Sparks Street was once the commercial and financial centre of Ottawa. There was a streetcar until 1959, when it was removed. The decline began soon after, and Sparks Street was transformed into a pedestrian mall in 1961 in an attempt to revitalize the area, The street still has many imposing old banks and insurance company buildings – I still like the potential.
But outside office hours, Sparks Street often turns into Wasteland, despite having all the attributes needed to make it a vibrant quarter. It is downtown, close to Parliament, has hotels nearby – including the Marriott and the Delta right on Sparks. There are plenty of offices, condos and shops – though maybe a few too many souvenir shops.
Yes, there are a few pubs and restaurants, but let’s just say you won’t find a lot of people there on a Saturday evening, people seem to desert Sparks for the Market or Elgin street. So business is tough – as the owners of Jazz’oo found out.
But at lunch, or right after work, lots of places can be very busy. Choice is limited however, and quality is not the priority for everyone. In the summer, having a patio is an obvious advantage.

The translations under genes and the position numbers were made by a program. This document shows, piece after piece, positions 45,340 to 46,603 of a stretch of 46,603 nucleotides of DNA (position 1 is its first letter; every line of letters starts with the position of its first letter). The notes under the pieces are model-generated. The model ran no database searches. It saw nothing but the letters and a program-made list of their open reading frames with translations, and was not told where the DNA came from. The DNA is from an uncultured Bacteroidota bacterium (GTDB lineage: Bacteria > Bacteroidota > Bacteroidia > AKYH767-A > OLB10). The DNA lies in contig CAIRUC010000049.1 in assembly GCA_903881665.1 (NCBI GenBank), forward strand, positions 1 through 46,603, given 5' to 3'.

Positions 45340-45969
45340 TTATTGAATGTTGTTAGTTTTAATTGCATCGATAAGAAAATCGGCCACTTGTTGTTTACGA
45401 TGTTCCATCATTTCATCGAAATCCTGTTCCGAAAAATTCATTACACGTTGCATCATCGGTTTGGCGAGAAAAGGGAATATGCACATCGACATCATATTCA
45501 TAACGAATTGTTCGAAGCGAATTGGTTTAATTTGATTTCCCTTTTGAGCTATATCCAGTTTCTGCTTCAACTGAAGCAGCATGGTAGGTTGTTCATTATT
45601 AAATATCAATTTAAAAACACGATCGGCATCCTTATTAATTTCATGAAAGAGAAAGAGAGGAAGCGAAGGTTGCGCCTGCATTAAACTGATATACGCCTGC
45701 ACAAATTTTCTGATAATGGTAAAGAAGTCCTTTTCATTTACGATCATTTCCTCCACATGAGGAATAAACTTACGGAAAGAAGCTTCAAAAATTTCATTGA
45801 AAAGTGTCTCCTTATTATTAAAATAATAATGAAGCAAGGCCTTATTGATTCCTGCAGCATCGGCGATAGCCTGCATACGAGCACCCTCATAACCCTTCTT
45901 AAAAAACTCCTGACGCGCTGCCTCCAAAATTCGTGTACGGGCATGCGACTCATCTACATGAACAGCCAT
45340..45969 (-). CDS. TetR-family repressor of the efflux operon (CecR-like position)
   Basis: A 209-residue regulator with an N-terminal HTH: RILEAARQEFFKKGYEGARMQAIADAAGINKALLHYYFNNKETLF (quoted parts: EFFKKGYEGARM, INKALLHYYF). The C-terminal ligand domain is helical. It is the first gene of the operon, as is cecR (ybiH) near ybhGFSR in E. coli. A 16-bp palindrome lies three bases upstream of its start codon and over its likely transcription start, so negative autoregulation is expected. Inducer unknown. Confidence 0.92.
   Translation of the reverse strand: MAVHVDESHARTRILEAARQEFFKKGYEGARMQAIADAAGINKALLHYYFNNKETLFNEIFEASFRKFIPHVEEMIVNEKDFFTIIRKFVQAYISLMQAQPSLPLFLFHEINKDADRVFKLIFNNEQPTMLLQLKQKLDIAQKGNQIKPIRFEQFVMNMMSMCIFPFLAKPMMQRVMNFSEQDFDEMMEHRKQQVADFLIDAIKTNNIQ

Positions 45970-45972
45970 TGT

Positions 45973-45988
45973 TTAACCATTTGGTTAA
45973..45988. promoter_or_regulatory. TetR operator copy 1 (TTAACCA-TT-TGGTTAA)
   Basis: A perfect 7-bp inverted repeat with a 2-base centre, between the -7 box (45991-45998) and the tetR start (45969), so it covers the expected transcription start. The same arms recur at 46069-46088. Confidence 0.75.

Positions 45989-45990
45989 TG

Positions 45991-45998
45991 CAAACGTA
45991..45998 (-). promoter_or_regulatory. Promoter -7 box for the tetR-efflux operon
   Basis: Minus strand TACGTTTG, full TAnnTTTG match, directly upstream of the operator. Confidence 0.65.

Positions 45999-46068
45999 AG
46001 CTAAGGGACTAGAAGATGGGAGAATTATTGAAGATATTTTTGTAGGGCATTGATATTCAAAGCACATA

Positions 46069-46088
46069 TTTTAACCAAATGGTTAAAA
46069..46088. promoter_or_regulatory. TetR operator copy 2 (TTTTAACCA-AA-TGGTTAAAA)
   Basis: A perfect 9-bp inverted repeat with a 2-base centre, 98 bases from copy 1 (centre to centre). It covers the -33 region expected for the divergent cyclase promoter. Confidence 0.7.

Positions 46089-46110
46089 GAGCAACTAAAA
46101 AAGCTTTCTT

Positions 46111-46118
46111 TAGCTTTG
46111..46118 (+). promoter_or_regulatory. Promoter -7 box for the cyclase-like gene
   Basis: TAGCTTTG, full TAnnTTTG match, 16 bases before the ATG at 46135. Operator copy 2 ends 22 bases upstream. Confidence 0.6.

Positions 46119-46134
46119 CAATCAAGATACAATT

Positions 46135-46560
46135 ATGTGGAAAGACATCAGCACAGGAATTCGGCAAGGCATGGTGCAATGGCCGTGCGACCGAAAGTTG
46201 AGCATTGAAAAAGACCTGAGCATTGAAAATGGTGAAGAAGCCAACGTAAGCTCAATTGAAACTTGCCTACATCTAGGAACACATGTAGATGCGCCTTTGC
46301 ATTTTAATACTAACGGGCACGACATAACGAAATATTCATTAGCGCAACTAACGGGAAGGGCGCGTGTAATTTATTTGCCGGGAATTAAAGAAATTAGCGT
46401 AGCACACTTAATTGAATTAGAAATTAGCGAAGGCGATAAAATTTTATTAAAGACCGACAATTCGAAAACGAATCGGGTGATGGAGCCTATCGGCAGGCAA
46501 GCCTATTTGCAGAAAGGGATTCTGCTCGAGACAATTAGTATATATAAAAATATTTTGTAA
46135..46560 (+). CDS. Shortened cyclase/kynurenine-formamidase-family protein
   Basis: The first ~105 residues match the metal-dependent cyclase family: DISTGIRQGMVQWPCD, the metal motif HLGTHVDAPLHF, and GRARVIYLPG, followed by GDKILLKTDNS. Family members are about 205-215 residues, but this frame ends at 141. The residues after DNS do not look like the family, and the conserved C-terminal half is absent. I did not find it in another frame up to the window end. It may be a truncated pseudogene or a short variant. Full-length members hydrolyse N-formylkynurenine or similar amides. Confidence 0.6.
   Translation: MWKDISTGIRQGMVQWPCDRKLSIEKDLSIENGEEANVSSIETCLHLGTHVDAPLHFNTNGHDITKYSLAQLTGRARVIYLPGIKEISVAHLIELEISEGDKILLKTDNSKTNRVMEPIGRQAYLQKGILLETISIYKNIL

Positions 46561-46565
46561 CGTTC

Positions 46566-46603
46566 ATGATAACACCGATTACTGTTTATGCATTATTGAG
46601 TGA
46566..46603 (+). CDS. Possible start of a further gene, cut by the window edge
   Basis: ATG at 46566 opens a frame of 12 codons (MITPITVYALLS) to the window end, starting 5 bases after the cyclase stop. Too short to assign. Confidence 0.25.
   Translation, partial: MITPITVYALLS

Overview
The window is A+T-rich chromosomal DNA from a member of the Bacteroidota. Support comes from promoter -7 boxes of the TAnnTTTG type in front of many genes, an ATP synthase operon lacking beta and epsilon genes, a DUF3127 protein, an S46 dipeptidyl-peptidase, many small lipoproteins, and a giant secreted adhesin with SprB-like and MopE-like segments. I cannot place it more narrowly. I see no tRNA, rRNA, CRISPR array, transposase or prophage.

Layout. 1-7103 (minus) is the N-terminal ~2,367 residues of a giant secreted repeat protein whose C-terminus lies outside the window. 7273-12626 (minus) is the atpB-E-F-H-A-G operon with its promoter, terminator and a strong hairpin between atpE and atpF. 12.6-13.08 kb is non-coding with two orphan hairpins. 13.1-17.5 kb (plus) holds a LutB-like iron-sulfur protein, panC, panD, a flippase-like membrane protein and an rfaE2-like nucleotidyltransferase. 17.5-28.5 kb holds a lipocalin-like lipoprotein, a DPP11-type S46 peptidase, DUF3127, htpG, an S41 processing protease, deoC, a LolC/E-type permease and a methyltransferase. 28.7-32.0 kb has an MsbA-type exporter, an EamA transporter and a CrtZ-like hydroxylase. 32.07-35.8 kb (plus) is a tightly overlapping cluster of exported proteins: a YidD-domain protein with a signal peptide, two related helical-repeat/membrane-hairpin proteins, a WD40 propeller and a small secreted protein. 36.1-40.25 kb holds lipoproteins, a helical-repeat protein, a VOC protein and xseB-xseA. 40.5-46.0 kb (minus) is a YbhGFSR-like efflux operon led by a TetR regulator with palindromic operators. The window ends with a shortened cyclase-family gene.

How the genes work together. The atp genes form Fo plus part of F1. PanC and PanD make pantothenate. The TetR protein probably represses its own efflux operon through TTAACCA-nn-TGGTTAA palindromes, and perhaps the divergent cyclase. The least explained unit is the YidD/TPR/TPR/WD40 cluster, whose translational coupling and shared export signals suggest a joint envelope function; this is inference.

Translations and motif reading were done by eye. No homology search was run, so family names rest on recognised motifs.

And the best one is located on Block 5 – Carmello’s.
The patio is wide. It has shade. You never feel cramped. And the food is pretty good.
I had a lunch date with a member of the Press Gallery, and funny enough, she had never heard of the place.
She discovered the closest thing to Italy’s soul there is on Sparks Street.
I ordered a Pale Ale, she ordered a glass of rosée.
Soon after we ordered, our drinks arrived, with a basket of fresh made bread.
“This bread taste like cake!” she stated.
Indeed, it did. Soft and moist, a hint of sweetness, we both struggled not to engulfed the basket. Nothing good can come out of bread that tastes like cake! A bottle of balsamic vinegar was on the table for us to pour in a plate and dip the cake-bread in – but their pourer needed some fixing as the vinegar was leaking in what could have been a messy incident - something they should check from time to time.
Carmello’s lunch menu is simple, yet diversified. Antipasti, of course (Zuppa, mussels, bruschetta, salads), old world and new world pizza, and a selection of pasta (many options within the four sauces offered – Pomodoro, Pomodoro Cremoso, Alla Panna or Aglio e Olio).